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Risky Business
Peter King
April 23, 2001
Snakebitten San Diego will likely cast its lot with Michael Vick, who's making a perilous leap from college sophomore to No. 1 pick in the NFL draft
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April 23, 2001

Risky Business

Snakebitten San Diego will likely cast its lot with Michael Vick, who's making a perilous leap from college sophomore to No. 1 pick in the NFL draft

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Over the past month SI asked five of pro football's most respected offensive tacticians to watch a videotape of Michael Vick and analyze the game of the electrifying Virginia Tech quarterback. When you're scrutinizing a raw 20-year-old who played only 22 college games, there is plenty to pick apart. That's why the San Diego Chargers, who hold the first selection in the two-day draft that kicks off on Saturday, have a potentially franchise-haunting decision to make just three years after drafting quarterback Ryan Leaf, a colossal first-round flop who's still causing them salary-cap nightmares.

On the tape were all of Vick's snaps from three victories last season—one of his better passing games, against Clemson in the Gator Bowl; one of his typical all-around performances, against Virginia; and one game in which he struggled, against Boston College. SI's expert panel consisted of Baltimore Ravens director of pro personnel and former NFL quarterback James Harris, Chargers coach Mike Riley, CBS analyst and former New York Giants quarterback Phil Simms, former San Francisco 49ers coach Bill Walsh and recently retired Niners quarterback Steve Young. While the experts found much to like about Vick, they did find three major flaws in the underdeveloped passer's game:

?Although the 6-foot, 215-pound Vick has an especially strong arm, he is too often inaccurate. After watching him miss one wide-open receiver after another on the tape, Simms, the former Super Bowl MVP, said, "It doesn't seem like he had one easy completion in those three games."

?Overly eager to run with the ball, Vick repeatedly exposes himself to injury. "You can't get hit this much," said Riley, after seeing Vick get nailed so hard by three Virginia defenders that his helmet flew off. "You won't last."

?If his primary receiver is covered, Vick is too quick to abandon the pass and take off. "There's no progression through his reads," Walsh said after seeing about half the tape. "That'll take extensive training to fix."

Before the 1998 draft Walsh said he liked Michigan quarterback Brian Griese—the 91st selection that year—over Leaf, who went No. 2 after Peyton Manning. Last week Griese re-signed with the Denver Broncos for $39 million over six years; Leaf is trying to start over as a Tampa Bay Buccaneers backup. This time Walsh would take Purdue's Drew Brees, 22, over Vick, who led Virginia Tech to 20 victories in his 22 starts. " Vick is not ready to be an NFL quarterback," Walsh says. "He has more potential than Brees, but I don't see how he'll be able to play regularly until his third year. I hope those coaches in San Diego are secure in their jobs. They'll need to be to see this kid through."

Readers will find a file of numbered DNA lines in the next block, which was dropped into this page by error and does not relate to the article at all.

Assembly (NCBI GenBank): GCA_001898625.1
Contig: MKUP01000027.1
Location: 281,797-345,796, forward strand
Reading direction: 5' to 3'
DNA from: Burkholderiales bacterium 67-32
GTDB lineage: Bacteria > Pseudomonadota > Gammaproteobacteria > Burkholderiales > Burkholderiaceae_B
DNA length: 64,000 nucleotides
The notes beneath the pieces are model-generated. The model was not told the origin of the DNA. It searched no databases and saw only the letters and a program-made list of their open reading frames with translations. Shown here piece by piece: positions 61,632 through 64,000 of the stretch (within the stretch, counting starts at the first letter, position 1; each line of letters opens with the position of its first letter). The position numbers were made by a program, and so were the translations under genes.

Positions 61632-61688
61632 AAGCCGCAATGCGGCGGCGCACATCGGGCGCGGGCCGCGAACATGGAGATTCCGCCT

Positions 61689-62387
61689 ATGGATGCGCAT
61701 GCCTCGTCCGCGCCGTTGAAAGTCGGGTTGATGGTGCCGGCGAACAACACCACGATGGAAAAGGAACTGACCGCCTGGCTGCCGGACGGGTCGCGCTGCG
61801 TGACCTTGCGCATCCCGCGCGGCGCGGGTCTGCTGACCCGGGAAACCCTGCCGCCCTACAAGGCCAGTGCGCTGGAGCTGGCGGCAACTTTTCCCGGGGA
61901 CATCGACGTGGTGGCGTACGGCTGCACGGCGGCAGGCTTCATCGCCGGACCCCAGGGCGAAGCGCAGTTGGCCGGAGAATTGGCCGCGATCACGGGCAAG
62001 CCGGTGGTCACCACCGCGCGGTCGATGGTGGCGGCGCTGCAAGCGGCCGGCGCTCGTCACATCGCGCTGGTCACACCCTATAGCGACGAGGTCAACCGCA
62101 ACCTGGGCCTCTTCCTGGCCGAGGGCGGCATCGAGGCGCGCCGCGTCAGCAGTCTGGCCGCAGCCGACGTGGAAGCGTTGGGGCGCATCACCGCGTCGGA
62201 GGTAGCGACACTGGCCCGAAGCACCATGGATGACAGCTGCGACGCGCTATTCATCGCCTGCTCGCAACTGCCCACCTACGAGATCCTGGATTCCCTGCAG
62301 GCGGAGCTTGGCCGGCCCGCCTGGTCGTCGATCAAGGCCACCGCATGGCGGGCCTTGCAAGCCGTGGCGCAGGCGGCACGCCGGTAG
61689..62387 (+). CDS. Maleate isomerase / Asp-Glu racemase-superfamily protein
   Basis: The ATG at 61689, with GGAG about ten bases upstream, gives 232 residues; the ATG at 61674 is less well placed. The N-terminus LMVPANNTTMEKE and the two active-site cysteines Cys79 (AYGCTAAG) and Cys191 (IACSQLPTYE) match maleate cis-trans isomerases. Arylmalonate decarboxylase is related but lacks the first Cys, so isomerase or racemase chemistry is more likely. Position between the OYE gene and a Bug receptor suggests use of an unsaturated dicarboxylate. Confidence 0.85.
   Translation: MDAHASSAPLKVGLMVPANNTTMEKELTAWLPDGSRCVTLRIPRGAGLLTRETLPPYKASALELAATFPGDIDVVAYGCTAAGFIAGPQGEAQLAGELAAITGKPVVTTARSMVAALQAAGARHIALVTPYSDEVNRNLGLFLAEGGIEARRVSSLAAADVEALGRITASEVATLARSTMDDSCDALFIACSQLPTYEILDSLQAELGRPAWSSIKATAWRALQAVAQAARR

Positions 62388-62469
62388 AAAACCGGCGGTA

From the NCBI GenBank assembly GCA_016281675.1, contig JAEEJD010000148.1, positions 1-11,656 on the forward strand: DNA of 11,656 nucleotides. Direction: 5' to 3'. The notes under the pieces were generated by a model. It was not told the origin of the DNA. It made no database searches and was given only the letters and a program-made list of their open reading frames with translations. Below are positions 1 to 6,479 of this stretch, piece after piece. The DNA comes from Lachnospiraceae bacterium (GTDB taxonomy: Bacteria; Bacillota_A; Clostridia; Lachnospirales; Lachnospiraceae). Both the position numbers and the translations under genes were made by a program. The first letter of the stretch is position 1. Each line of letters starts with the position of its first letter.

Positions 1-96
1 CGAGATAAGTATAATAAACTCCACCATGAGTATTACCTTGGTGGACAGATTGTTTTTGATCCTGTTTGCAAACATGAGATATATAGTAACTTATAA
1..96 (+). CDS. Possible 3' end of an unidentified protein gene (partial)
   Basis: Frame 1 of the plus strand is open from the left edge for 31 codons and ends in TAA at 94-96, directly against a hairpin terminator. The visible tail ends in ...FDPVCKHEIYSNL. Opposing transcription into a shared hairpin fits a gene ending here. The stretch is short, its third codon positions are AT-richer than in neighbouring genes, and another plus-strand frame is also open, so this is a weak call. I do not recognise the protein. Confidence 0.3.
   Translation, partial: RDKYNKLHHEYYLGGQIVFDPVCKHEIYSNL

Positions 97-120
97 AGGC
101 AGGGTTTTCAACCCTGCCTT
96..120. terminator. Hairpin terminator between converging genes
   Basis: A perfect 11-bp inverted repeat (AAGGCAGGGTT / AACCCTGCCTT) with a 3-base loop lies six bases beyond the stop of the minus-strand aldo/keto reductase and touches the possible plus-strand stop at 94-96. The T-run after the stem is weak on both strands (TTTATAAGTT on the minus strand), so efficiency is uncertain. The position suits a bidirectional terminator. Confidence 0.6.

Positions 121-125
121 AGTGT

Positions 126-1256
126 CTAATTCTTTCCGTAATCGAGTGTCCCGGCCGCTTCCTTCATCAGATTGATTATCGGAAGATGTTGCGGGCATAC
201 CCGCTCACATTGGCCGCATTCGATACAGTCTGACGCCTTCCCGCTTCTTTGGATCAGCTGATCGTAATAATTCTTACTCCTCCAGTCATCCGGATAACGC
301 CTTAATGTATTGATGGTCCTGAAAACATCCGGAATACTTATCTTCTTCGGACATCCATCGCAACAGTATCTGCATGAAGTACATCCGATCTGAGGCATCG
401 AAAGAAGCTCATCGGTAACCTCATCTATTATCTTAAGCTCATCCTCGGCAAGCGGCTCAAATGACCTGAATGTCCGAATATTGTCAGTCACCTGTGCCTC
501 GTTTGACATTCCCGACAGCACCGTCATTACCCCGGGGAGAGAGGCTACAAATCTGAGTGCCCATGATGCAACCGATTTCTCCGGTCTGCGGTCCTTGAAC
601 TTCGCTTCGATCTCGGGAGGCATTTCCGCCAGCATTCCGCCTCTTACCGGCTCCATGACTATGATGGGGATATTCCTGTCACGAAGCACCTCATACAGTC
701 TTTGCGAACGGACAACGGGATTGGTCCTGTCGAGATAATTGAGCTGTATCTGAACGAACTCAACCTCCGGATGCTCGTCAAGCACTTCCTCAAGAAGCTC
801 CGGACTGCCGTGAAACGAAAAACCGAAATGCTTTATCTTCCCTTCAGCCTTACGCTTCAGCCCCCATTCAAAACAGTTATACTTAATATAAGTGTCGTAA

Still, the Chargers have almost no choice but to take Vick. San Diego, which signed 38-year-old free agent Doug Flutie to be its starter next fall, badly needs a quarterback for the long term, and Vick has the best upside of any passer in this draft. What's more, with the draft less than a week away, San Diego had not received a single trade offer for the top pick, so the club has opened contract negotiations with Vick. What's inhibiting the trade market is the fact that, after Vick, no one in the draft has much sizzle. The second player picked could be Gerard Warren, a defensive tackle from Florida who, arguably, would be the most unheralded No. 2 of all time. On the other hand the team that gets Vick might someday strike it rich. "He could well become one of the greatest play-makers in NFL history," says Harris.

"You don't want to be the Portland Trail Blazers, who passed up Michael Jordan to take Sam Bowie," Riley says. In this draft there isn't even a Sam Bowie to cloud the issue. After Vick there are just a bunch of Mel Turpins.

"The real question you have to ask yourself," says Simms, "is whether any person in this draft can change your franchise. There's one: Michael Vick."

At the height of his career Young was as close to a model for what Vick might become as the NFL has produced. "This brings back memories," Young said wistfully as he watched the tape last week between charity appearances at Disney World. "It's so much fun to watch. I feel like I've seen all these plays before." That's because Young—the best combination of a winner, an efficient passer and a running quarterback ever to play in the league—made many such plays himself. If Vick becomes as poised and polished as Young was, the Chargers will be set for a generation.

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